A total of 182 participants (mean age 59.9 years), who completed the baseline surveys were included in this study. Of these, 68.1% (n=124) were men and 87.9% (n=160) were white (). The majority of respondents had graduated high school and 25% reported completing college. Cardiovascular risk factors were common with over 40% of the subjects having a prior history of hypertension and/or hyperlipidemia. Diabetic patients comprised 19.3% of the study population. Approximately 30% of patients reported a prior history of heart disease. ST elevation myocardial infarction (STEMI) was the primary diagnosis for 32.2% of the study population, with a further 37.4% of patients admitted for a non-ST elevation myocardial infarction (NSTEMI), and the remainder admitted for elective angiography.
Baseline characteristics were then examined in relation to patient self-reported perceived quality of care. () Age, gender, ethnicity, education level and pre-existing co-morbidities did not differ for patients who reported poor to fair quality of care, good quality of care or very good to excellent quality of care. Patients who were admitted for an elective coronary angiography were more likely to report good or very good to excellent quality of care.
Baseline characteristics by perceived quality of Care
Few patients reported receiving advice on diet (40%) or exercise (30%) from their providers (). Overall, 41% of patients reported having no discussion on diet with anyone including healthcare providers (doctors, nurses and nurse practitioners) or family and friends. Approximately half of all patients reported having a discussion about exercise, most often with their physician. Patients who reported receiving advice from a healthcare provider regarding lifestyle (diet or physical activity) had similar baseline characteristics to those who reported not receiving such advice, with 2 exceptions. Patients with a history of hyperlipidemia or who were admitted for elective angiography were more likely to report having received lifestyle counseling from a provider.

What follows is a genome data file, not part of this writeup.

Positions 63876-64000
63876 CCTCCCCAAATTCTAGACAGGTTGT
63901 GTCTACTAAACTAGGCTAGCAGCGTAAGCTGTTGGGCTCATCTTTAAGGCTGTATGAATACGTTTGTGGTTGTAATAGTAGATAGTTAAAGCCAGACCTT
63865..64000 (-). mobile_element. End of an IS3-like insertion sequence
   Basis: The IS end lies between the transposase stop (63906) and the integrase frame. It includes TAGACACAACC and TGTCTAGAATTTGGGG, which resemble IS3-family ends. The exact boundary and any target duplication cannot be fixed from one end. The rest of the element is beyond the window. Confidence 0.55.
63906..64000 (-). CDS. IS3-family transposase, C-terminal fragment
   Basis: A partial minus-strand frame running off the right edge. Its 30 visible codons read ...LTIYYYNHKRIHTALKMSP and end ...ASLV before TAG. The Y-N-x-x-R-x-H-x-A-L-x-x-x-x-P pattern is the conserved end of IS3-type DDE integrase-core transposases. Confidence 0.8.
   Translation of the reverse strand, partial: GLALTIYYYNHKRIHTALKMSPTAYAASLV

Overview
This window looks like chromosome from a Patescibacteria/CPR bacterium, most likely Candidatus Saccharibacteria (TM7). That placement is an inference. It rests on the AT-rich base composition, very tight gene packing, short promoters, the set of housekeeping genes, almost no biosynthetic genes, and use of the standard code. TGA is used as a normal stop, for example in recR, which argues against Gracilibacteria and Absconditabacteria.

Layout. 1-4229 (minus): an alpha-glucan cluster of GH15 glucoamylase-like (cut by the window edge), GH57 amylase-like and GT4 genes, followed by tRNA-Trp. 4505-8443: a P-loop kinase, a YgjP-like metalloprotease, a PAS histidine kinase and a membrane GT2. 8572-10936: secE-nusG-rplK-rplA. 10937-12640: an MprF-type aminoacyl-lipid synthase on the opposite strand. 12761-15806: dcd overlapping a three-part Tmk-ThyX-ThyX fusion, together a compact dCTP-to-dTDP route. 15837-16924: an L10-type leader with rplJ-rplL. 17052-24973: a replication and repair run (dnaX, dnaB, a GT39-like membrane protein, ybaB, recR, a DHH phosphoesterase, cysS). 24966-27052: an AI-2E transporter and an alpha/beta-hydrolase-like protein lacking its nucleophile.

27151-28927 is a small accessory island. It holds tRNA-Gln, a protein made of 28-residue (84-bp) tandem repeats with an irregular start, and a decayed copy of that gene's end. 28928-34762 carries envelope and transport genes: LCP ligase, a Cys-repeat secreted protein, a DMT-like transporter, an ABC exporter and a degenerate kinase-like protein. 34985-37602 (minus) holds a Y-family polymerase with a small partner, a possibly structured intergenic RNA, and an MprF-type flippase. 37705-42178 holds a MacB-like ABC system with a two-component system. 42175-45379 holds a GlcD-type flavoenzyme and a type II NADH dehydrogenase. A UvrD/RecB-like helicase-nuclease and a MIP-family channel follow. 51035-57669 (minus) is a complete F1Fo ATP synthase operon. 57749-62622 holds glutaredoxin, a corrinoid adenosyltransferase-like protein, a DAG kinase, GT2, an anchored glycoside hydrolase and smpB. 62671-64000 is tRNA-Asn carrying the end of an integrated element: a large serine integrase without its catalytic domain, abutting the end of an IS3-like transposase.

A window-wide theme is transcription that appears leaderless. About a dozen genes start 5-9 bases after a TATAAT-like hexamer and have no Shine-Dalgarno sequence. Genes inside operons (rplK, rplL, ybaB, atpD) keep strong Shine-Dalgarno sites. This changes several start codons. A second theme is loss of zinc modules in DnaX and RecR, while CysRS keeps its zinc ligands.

Sources of medical advice by perceived quality of Care
Patients who perceived their quality of care as poor to fair were more likely to report having no discussion on diet (related to heart disease) as compared to patients who reported very good to excellent care (61% vs. 26%, p < 0.0001). Patients, who were satisfied with their care, reported having discussed diet and heart disease more often with family members and friends as well as with doctors and nurses. A similar pattern was observed between perceived quality of care and patients’ who reported having discussed their exercise habits with a healthcare professional. Those who reported higher levels of quality of care were more likely to report having such discussions with healthcare providers, and family and friends. In contrast, over 71% of those who reported poor to fair or good quality of care, reported having no discussion about exercise and heart disease, while only 36% of those who reported very good to excellent quality care reported no discussion on exercise.
We also asked patients to rate their confidence in making lifestyle modifications related to diet and physical activity. Overall, those who reported good, or very good to excellent quality of care had higher levels of confidence in their ability to modify their diet. Even in the group who reported poor to fair quality of care, the majority of respondents (57%) reported a high level of confidence for making dietary changes. A similar pattern was observed for patients’ confidence in improving their physical activity.
In terms of specific sources of information, the majority of patients reported their doctors as being a primary source of medical information (). However many patients reported magazines and newspapers as sources of information, and 25% of patients reported using the internet as a source of medical information. Overall, patients who reported poor to fair quality of care were less likely to use any of these resources, which included healthcare providers, family or friends and medial sources such as newspapers, internet or books.
Sources of medical information which patients feel comfortable using and perceived quality of care